It was a clear day, we were on the playground, playing handball or lounging under the shelter. We had the option of watching in Mrs. Cerniglia’s room, but a bunch of us would rather be outside, besides you could always see the smoke trail going up, which was cooler than watching on TV anyway. The launches had become fairly mundane, the only reason this one was being played in a classroom was because our teacher had been involved in the program, and had a vested interest. Not us though, we were outside in our Guess jeans and Swatches, listening to Mr. Mister cassettes on the Walkman. Looking off to the north we saw the smoke trailing into the sky and then it stopped, expanded, almost like a bloom opening, at that distance. We did not get it, and went back to gossiping about who liked who and whether Dave and Maddie were finally gonna do it. A bell rang and the loudspeaker instructed us to make our way to the cafetornasium, for a special assembly, where we learned that the bloom we had seen, was the Space Shuttle Challenger being lost. In the spirit of those who went before us, won’t you please join me, as we stand and make the Explorer Martini.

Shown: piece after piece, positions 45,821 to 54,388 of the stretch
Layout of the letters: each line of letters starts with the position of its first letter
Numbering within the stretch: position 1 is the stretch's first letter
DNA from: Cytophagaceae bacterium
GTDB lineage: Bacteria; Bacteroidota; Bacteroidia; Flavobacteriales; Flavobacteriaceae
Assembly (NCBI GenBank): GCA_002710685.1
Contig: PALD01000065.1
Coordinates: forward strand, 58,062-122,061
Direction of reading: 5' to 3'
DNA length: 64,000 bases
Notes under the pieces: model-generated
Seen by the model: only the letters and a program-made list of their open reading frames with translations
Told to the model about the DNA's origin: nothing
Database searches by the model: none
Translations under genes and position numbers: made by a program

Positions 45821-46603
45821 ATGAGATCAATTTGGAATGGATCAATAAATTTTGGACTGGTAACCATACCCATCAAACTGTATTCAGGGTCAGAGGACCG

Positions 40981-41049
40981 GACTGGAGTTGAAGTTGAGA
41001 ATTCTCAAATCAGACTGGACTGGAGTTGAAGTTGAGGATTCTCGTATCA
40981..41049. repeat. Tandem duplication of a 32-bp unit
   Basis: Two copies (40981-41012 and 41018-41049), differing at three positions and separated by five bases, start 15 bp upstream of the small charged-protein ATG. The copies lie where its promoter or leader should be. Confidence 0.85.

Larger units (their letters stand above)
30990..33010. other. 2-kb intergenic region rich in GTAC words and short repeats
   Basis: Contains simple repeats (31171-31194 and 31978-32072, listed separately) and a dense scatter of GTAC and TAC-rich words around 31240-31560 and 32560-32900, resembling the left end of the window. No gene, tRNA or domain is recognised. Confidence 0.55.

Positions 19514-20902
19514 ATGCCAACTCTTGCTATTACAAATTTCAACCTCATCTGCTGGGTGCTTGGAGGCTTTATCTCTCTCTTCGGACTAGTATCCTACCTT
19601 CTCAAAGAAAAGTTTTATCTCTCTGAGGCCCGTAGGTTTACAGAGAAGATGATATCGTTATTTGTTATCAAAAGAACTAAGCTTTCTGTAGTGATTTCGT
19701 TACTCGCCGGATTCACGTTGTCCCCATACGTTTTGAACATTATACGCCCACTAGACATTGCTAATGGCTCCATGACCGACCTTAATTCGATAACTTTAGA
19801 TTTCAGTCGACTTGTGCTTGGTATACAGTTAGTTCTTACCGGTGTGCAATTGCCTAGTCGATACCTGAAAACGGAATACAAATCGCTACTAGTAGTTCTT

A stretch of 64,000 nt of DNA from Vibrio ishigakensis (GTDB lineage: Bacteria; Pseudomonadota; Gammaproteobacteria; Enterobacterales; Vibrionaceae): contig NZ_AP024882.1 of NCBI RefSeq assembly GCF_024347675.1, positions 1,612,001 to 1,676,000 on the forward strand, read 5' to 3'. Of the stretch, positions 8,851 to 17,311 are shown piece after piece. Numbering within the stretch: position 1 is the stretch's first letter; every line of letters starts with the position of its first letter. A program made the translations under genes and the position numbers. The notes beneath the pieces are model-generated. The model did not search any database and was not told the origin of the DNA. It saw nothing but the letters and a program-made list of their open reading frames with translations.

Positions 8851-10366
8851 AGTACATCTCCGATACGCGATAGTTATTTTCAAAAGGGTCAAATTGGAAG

Hard to believe that was 35 years ago today. Where does a lifetime go? I remember lots of weird pieces about that day, people crying, teachers trying to console and explain things to us. A bunch of the guys not really understanding why everyone was so upset. Or at least, pretending that we did not know, since we were all feeling the shock too, only we were too scared to admit any sort of weakness or empathy. I remember the jokes began almost immediately, and that I was deeply uncomfortable with some of that, but I played along. I did not want to draw the spite of the crowd down on myself. It is weird remembering those days when I was afraid to speak up. I understand, that is who I was and I was not in a particularly good place. The confidence to speak up and do the right thing, doesn’t come easy and 8th grade me was having all sorts of issues. I was a stranger in a strange land, as all preteens are. I remember kindnesses too. The girl who gave me a random hug in the hallway, not sure if it was for me or for her, but I never forgot how we made each other feel better for a moment. The way Ace called me into his office to give me an errand to run, his way of checking to make sure I was doing ok. It really is funny what sticks with you. I guess that is a pretty good argument for always being kind, when you can.